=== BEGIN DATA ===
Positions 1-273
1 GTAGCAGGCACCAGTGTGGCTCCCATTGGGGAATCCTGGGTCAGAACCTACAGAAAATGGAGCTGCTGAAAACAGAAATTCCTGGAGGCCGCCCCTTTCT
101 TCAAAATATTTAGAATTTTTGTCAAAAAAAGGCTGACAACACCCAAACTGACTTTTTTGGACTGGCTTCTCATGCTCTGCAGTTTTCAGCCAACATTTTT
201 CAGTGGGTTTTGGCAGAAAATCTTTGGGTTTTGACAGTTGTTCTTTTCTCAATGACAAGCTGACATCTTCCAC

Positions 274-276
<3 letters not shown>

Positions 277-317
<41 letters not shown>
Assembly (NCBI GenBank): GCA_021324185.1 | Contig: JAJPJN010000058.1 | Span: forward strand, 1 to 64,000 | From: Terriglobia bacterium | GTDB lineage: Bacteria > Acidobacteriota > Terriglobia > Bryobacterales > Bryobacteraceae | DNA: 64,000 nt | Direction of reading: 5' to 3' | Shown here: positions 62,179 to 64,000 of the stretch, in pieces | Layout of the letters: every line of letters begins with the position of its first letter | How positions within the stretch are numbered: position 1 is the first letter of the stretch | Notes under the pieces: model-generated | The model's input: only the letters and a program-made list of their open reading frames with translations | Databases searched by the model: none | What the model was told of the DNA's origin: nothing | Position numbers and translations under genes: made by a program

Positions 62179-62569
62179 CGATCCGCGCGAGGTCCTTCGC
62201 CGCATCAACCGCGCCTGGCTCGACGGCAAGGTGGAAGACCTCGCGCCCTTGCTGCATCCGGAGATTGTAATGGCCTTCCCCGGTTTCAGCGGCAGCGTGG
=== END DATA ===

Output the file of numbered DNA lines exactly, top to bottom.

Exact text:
Positions 1-273
1 GTAGCAGGCACCAGTGTGGCTCCCATTGGGGAATCCTGGGTCAGAACCTACAGAAAATGGAGCTGCTGAAAACAGAAATTCCTGGAGGCCGCCCCTTTCT
101 TCAAAATATTTAGAATTTTTGTCAAAAAAAGGCTGACAACACCCAAACTGACTTTTTTGGACTGGCTTCTCATGCTCTGCAGTTTTCAGCCAACATTTTT
201 CAGTGGGTTTTGGCAGAAAATCTTTGGGTTTTGACAGTTGTTCTTTTCTCAATGACAAGCTGACATCTTCCAC

Positions 274-276
<3 letters not shown>

Positions 277-317
<41 letters not shown>
Assembly (NCBI GenBank): GCA_021324185.1 | Contig: JAJPJN010000058.1 | Span: forward strand, 1 to 64,000 | From: Terriglobia bacterium | GTDB lineage: Bacteria > Acidobacteriota > Terriglobia > Bryobacterales > Bryobacteraceae | DNA: 64,000 nt | Direction of reading: 5' to 3' | Shown here: positions 62,179 to 64,000 of the stretch, in pieces | Layout of the letters: every line of letters begins with the position of its first letter | How positions within the stretch are numbered: position 1 is the first letter of the stretch | Notes under the pieces: model-generated | The model's input: only the letters and a program-made list of their open reading frames with translations | Databases searched by the model: none | What the model was told of the DNA's origin: nothing | Position numbers and translations under genes: made by a program

Positions 62179-62569
62179 CGATCCGCGCGAGGTCCTTCGC
62201 CGCATCAACCGCGCCTGGCTCGACGGCAAGGTGGAAGACCTCGCGCCCTTGCTGCATCCGGAGATTGTAATGGCCTTCCCCGGTTTCAGCGGCAGCGTGG